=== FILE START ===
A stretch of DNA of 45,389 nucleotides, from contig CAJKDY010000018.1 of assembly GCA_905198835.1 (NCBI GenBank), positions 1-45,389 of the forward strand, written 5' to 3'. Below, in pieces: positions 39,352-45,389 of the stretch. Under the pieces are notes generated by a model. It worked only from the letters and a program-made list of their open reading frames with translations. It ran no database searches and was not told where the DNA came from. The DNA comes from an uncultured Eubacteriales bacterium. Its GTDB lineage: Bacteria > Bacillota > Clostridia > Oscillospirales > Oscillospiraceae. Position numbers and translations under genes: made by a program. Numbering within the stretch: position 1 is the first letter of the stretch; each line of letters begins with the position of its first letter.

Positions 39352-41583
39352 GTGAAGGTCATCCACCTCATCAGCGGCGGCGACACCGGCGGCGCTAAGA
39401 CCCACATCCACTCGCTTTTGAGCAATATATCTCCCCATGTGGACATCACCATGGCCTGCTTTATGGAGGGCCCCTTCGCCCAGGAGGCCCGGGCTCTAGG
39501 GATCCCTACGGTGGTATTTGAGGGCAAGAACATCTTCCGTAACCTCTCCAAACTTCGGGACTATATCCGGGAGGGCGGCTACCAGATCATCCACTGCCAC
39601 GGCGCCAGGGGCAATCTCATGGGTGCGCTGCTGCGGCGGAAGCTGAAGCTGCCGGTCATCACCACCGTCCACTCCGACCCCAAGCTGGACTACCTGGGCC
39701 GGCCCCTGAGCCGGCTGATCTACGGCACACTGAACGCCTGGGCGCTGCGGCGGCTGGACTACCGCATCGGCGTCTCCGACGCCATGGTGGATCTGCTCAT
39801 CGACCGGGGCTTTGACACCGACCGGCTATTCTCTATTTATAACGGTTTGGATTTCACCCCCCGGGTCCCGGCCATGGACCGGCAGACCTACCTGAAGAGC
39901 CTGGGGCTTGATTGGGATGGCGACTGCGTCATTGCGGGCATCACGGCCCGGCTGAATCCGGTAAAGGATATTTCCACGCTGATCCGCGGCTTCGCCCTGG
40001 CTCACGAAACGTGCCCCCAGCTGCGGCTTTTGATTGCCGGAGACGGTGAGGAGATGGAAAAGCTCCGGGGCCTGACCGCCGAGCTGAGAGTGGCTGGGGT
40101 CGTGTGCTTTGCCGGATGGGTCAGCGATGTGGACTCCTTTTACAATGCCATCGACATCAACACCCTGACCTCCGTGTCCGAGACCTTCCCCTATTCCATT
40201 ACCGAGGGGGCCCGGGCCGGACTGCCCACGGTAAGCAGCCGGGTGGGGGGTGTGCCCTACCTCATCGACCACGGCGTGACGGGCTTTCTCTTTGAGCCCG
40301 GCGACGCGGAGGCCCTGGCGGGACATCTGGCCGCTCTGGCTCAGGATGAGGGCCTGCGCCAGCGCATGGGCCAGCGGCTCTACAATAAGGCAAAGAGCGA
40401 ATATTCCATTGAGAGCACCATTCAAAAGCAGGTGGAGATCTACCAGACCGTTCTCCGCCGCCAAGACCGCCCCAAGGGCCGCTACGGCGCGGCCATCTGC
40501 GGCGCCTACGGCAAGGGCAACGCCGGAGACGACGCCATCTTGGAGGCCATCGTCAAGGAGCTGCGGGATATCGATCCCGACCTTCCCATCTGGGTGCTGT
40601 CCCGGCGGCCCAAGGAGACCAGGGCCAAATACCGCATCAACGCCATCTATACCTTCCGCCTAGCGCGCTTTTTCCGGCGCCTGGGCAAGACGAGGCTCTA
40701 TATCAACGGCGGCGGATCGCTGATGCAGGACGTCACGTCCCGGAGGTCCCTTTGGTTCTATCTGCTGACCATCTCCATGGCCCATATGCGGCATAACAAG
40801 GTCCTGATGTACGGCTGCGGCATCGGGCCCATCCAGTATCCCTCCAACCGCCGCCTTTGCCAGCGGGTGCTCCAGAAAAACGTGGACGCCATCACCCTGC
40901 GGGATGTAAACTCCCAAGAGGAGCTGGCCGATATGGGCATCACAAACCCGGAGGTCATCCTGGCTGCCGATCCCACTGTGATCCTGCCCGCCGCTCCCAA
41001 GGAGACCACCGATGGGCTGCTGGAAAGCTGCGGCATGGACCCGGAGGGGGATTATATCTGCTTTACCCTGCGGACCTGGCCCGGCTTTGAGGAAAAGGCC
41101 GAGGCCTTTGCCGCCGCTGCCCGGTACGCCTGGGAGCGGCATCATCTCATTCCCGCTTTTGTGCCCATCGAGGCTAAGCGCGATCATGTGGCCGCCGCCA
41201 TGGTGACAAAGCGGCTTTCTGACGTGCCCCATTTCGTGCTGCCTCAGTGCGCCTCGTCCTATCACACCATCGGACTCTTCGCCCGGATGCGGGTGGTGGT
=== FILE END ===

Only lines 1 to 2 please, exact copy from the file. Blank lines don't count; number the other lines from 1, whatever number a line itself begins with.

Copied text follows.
A stretch of DNA of 45,389 nucleotides, from contig CAJKDY010000018.1 of assembly GCA_905198835.1 (NCBI GenBank), positions 1-45,389 of the forward strand, written 5' to 3'. Below, in pieces: positions 39,352-45,389 of the stretch. Under the pieces are notes generated by a model. It worked only from the letters and a program-made list of their open reading frames with translations. It ran no database searches and was not told where the DNA came from. The DNA comes from an uncultured Eubacteriales bacterium. Its GTDB lineage: Bacteria > Bacillota > Clostridia > Oscillospirales > Oscillospiraceae. Position numbers and translations under genes: made by a program. Numbering within the stretch: position 1 is the first letter of the stretch; each line of letters begins with the position of its first letter.

Positions 39352-41583